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How To Set Up Highly Available HAProxy Servers with Keepalived and Floating IPs on Ubuntu 14.04

PostedOctober 23, 2015 121.6k views Load Balancing High Availability Ubuntu

Introduction

High availability is a function of system design that allows an application to automatically restart or reroute work to another capable system in the event of a failure. In terms of servers, there are a few different technologies needed to set up a highly available system. There must be a component that can redirect the work and there must be a mechanism to monitor for failure and transition the system if an interruption is detected.

The keepalived daemon can be used to monitor services or systems and to automatically failover to a standby if problems occur. In this guide, we will demonstrate how to use keepalived to set up high availability for your load balancers. We will configure a floating IP address that can be moved between two capable load balancers. These will each be configured to split traffic between two backend web servers. If the primary load balancer goes down, the floating IP will be moved to the second load balancer automatically, allowing service to resume.

High Availability diagram

Note: DigitalOcean Load Balancers are a fully-managed, highly available load balancing service. The Load Balancer service can fill the same role as the manual high availability setup described here. Follow our guide on setting up Load Balancers if you wish to evaluate that option.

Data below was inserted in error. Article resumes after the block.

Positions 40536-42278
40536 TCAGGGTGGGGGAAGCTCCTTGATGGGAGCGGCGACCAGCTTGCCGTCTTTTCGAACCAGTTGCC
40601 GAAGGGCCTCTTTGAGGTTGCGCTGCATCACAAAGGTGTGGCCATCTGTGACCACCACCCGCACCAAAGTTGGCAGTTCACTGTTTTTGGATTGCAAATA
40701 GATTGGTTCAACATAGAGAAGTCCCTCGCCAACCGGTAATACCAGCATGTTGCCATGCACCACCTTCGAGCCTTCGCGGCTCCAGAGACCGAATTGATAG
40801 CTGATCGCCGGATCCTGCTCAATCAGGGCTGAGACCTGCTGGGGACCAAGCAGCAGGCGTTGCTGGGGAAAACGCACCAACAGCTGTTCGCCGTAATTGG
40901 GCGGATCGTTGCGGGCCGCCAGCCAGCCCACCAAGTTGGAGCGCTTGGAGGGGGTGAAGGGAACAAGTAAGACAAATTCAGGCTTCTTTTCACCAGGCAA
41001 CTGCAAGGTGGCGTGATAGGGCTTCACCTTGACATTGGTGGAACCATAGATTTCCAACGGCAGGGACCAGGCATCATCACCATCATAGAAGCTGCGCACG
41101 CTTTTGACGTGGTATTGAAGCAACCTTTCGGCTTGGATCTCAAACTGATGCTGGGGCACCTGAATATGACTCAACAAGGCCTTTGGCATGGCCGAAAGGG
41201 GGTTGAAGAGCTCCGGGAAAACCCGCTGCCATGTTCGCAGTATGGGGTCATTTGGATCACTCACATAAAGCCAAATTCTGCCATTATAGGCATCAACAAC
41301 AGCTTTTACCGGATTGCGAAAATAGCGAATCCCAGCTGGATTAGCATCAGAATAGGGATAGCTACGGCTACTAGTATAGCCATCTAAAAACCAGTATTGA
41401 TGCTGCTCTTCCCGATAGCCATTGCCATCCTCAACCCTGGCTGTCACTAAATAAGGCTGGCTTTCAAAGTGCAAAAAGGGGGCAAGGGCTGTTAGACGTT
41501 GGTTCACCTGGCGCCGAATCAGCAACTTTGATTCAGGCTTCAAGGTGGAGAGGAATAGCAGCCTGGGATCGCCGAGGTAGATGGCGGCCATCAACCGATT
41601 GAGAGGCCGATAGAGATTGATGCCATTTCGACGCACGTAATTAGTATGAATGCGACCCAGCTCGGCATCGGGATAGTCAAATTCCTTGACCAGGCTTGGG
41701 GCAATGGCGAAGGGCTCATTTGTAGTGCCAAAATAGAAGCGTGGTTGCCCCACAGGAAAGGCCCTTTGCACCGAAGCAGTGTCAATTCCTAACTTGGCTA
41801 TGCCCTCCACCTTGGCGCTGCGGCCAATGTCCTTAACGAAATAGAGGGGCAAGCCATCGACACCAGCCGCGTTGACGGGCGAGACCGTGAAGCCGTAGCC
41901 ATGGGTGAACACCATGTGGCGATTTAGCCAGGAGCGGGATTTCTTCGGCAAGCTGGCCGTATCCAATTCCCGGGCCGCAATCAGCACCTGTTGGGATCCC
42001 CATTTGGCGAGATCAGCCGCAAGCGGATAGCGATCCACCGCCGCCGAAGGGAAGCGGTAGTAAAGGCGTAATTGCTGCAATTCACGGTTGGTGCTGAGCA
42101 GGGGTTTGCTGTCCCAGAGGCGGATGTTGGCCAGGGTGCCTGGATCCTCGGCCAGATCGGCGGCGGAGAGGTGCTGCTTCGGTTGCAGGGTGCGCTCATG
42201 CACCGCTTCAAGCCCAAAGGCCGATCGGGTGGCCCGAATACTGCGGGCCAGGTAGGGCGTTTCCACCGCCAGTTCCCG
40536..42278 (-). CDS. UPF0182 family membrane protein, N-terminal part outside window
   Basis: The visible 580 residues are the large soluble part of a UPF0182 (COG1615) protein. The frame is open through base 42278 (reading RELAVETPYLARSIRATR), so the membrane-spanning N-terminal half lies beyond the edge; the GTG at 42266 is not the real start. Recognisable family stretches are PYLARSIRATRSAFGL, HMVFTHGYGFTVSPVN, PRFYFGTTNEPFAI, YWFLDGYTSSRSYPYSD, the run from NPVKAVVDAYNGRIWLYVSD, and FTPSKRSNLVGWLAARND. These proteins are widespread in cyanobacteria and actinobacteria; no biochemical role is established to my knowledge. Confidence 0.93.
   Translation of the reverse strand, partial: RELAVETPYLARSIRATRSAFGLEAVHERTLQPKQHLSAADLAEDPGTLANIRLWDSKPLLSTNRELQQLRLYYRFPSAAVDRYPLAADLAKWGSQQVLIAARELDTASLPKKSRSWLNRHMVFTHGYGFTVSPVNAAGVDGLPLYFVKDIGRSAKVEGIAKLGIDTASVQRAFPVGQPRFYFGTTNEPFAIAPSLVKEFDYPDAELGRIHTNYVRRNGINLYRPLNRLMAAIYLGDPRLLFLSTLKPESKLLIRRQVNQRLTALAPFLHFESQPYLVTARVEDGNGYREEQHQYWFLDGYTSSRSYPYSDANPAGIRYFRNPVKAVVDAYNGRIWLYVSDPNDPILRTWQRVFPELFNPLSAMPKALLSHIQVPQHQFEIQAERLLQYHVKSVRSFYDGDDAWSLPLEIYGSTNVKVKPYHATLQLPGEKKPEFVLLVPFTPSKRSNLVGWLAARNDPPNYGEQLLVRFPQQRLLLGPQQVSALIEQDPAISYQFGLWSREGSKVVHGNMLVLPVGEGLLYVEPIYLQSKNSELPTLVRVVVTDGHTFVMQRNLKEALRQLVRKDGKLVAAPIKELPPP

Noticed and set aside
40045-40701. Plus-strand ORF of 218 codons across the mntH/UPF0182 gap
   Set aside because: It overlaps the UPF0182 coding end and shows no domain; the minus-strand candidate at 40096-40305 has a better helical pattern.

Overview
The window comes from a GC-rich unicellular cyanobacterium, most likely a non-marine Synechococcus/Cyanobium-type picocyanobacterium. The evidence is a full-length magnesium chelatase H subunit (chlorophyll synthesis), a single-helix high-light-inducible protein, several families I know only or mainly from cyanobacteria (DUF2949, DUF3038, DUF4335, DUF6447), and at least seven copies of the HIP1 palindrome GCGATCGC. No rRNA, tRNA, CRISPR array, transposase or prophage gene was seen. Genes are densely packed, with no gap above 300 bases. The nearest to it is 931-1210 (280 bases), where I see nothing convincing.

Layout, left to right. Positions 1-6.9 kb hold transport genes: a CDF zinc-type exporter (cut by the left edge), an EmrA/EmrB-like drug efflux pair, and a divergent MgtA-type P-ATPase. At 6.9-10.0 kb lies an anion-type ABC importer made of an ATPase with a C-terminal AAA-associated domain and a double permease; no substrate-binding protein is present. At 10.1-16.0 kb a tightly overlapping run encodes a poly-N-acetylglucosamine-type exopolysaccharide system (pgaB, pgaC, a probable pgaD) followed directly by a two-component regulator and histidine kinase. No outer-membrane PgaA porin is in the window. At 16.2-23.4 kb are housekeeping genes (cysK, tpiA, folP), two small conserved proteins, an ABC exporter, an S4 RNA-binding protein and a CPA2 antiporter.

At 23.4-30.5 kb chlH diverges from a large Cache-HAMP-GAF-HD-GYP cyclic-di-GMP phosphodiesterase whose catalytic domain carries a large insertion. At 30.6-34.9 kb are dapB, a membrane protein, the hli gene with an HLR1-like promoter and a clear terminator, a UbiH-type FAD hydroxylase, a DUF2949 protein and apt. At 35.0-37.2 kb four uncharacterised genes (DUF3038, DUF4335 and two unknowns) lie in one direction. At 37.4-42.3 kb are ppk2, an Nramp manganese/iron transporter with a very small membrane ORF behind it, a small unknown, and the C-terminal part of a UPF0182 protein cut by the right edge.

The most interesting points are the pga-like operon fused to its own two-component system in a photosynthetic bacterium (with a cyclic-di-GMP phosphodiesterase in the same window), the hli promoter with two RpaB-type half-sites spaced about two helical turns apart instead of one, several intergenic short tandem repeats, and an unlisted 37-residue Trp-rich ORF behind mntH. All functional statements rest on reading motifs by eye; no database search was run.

Prerequisites

In order to complete this guide, you will need to create four Ubuntu 14.04 servers in your DigitalOcean account. All of the servers must be located within the same datacenter and should have private networking enabled.

On each of these servers, you will need a non-root user configured with sudo access. You can follow our Ubuntu 14.04 initial server setup guide to learn how to set up these users.

Finding Server Network Information

Before we begin the actual configuration of our infrastructure components, it is best to gather some information about each of your servers.

To complete this guide, you will need to have the following information about your servers:

  • web servers: Private IP address
  • load balancers Private and Anchor IP addresses

Finding Private IP Addresses

The easiest way to find your Droplet's private IP address is to use curl to grab the private IP address from the DigitalOcean metadata service. This command should be run from within your Droplets. On each Droplet, type:

  • curl 169.254.169.254/metadata/v1/interfaces/private/0/ipv4/address && echo

The correct IP address should be printed in the terminal window:

Output
10.132.20.236

Finding Anchor IP Addresses

The "anchor IP" is the local private IP address that the floating IP will bind to when attached to a DigitalOcean server. It is simply an alias for the regular eth0 address, implemented at the hypervisor level.

The easiest, least error-prone way of grabbing this value is straight from the DigitalOcean metadata service. Using curl, you can reach out to this endpoint on each of your servers by typing:

  • curl 169.254.169.254/metadata/v1/interfaces/public/0/anchor_ipv4/address && echo

The anchor IP will be printed on its own line:

Output
10.17.1.18

Install and Configure the Web Server

After gathering the data above, we can move on to configuring our services.